Deeper thoughts about mass censorship after Christchurch attack

By Ben Alonzo
nz-shooting

When internet companies start mass censorship, science, education, and freedom are the victims. Censorship will not stop bad ideas or offensive content, it will only feed into division and the void of ignorance. The notion that an opinion is so bad it can never be heard is anti-intellectual, anti-freedom, and not realistic. Another mass censorship campaign is underway after the recent Christchurch terrorist attack. It’s time to have an open discussion and move forwards, not backwards. The internet must remain free and our response to life events shouldn’t just be rooted in blind emotion or immediate reactionary outrage. Emotions are high after terrible events like this tragic mass shooting, but our decisions shouldn’t be made on raw emotions alone. We should embrace science in our lives and government to start moving away from a culture of superficial understanding and violence.

A recent March 2019 terrorist attack in Christchurch, New Zealand left at least 50 Muslims dead. An ignorant racist went on a shooting rampage, all-the-while live streaming it on social media. This created a monster amount of traffic because humans were curious as to what happened – they wanted to see the video.

Countries started blocking entire websites, such as Liveleak.com, which some consider to be an uncensored version of YouTube. Some countries even threatened people with jail and fines for just watching the video. There’s a huge censorship movement among the largest internet and content systems worth discussing – because it’s dangerous and doesn’t solve the problem. Unfortunately, tragic events are seen as an opportunity by politicians to get the support of the people because “they’re so emotional, they won’t even think, they’ll immediately give us what we want.” Like vultures, some see major tragic events as a way to fast-track something that would otherwise take more time and thought. We need to talk about censorship – not just the “kind” you see in China. Censorship is a human rights issue, it’s always wrong, and it never solves the original problem. It shouldn’t take a tragedy to get people talking or thinking. But this is the world we live in now.

Internet Censorship

Think of the internet as the world’s largest library – because it’s just that. Inside that library are all kinds of thoughts, opinions, and radical ideas – some of which might be offensive to some people. Overwhelmingly, the library has been a good thing throughout human history. The library is a place where someone learns more about nearly any subject. You can find anything and everything in it, and that’s a very good thing.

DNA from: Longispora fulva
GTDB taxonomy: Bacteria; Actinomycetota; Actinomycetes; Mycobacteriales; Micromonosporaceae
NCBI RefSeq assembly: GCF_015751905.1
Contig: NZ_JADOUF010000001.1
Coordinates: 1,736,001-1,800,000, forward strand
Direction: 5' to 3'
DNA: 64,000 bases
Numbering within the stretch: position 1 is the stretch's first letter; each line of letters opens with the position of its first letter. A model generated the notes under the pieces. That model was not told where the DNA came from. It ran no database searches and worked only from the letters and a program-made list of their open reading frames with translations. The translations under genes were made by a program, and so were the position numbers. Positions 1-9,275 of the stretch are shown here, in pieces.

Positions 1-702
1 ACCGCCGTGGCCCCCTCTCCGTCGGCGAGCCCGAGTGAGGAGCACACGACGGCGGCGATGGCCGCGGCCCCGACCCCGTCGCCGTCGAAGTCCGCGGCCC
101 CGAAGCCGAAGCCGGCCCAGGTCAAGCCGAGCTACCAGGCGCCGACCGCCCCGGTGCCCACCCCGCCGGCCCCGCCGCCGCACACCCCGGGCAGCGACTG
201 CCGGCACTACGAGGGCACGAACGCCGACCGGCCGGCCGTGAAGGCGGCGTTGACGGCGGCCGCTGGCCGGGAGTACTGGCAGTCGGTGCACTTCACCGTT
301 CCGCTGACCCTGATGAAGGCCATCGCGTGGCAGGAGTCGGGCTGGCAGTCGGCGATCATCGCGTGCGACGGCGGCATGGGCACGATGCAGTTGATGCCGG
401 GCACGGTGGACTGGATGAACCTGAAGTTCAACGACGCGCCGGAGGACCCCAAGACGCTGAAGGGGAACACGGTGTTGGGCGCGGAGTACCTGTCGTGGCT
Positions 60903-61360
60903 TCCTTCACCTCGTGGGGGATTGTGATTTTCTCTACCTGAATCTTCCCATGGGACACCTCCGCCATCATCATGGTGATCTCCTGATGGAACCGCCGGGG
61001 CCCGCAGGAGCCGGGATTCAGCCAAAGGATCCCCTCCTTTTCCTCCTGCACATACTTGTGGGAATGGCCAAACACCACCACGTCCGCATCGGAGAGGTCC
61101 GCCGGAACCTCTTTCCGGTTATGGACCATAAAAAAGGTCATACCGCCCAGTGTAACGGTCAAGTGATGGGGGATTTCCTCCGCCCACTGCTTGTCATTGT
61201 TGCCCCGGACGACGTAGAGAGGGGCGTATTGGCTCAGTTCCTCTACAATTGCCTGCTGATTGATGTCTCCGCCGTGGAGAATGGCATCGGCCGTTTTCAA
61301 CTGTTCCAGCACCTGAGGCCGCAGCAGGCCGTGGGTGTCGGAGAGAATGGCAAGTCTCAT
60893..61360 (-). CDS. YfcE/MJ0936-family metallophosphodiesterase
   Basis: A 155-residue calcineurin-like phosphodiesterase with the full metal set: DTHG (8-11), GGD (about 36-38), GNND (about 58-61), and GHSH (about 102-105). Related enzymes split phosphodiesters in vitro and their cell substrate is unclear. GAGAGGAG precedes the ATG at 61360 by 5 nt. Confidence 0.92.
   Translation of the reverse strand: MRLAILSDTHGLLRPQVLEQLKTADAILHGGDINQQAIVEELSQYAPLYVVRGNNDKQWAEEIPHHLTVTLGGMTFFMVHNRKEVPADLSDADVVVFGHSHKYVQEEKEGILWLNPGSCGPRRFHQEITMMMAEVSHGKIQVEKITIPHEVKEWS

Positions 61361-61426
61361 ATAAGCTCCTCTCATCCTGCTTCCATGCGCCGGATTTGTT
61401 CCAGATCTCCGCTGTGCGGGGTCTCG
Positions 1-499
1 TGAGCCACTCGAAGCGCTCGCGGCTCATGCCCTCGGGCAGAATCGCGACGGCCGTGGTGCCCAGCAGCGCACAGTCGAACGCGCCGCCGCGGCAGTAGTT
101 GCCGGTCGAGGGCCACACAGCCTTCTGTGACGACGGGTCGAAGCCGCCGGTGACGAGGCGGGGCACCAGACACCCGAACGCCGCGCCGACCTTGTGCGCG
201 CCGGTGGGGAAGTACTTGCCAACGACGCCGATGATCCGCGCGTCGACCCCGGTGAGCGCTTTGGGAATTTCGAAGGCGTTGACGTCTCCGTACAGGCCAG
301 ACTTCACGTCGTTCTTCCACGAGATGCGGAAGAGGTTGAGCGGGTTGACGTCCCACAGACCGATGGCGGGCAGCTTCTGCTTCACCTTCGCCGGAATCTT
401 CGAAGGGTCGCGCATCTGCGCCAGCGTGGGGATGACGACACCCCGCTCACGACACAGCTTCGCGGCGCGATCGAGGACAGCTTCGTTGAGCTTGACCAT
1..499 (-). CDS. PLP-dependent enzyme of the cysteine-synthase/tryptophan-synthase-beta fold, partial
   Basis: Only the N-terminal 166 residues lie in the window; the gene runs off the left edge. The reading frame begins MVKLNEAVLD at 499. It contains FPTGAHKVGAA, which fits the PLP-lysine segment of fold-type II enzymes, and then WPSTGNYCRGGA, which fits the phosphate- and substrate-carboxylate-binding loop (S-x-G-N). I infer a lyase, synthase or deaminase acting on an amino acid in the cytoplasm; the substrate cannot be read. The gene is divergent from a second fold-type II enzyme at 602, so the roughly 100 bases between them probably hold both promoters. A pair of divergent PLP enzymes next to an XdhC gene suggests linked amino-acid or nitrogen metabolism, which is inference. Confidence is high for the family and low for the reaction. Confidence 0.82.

Imagine how life would be if we only taught our kids superficial thoughts or ideas that we thought couldn’t possibly be offensive. Imagine if we burned all potentially controversial books and reduced our vocabulary to 95% less words. Imagine if we never introduced challenging ideas to our kids – they go through life with no exposure to deeper life ideas, processes, events, and history knowledge. Imagine if we never listened to anything that challenged us, was seemingly offensive, or that we disagreed with at some point. We would end up with a massive amount of ignorant people with the narrowest mind possible – it would be horrible. Life under the regime of such people would be boring, full of wars, ignorance, mundane activity, and a dramatic halt to any actual progress in science or technology would be the result.

Our censorship actions are not solving any problems – it’s making things worse.

There have been numerous (and recent) major telecommunications censorship movements, ranging from blocking websites to throttling specific types of activities. Some of the largest companies are subjectively or “arbitrarily” censoring content, accounts, and search terms. YouTube is at the center of most of the censorship, especially as it begins to hurt innocent account holders. Their recent comment disabling is an example of this regressive policy that only hurts all the wrong people – and doesn’t solve the stated problem at all. Advertisers threatening to pull money if anything possibly offensive appears on a major platform is also not realistic. A 5-minute search of YouTube can produce a range of obviously offensive material – most of which is clearly breaking YouTube’s user policies and terms of service. Somehow, those videos remain up to this date. Censorship doesn’t solve problems, it makes them worse.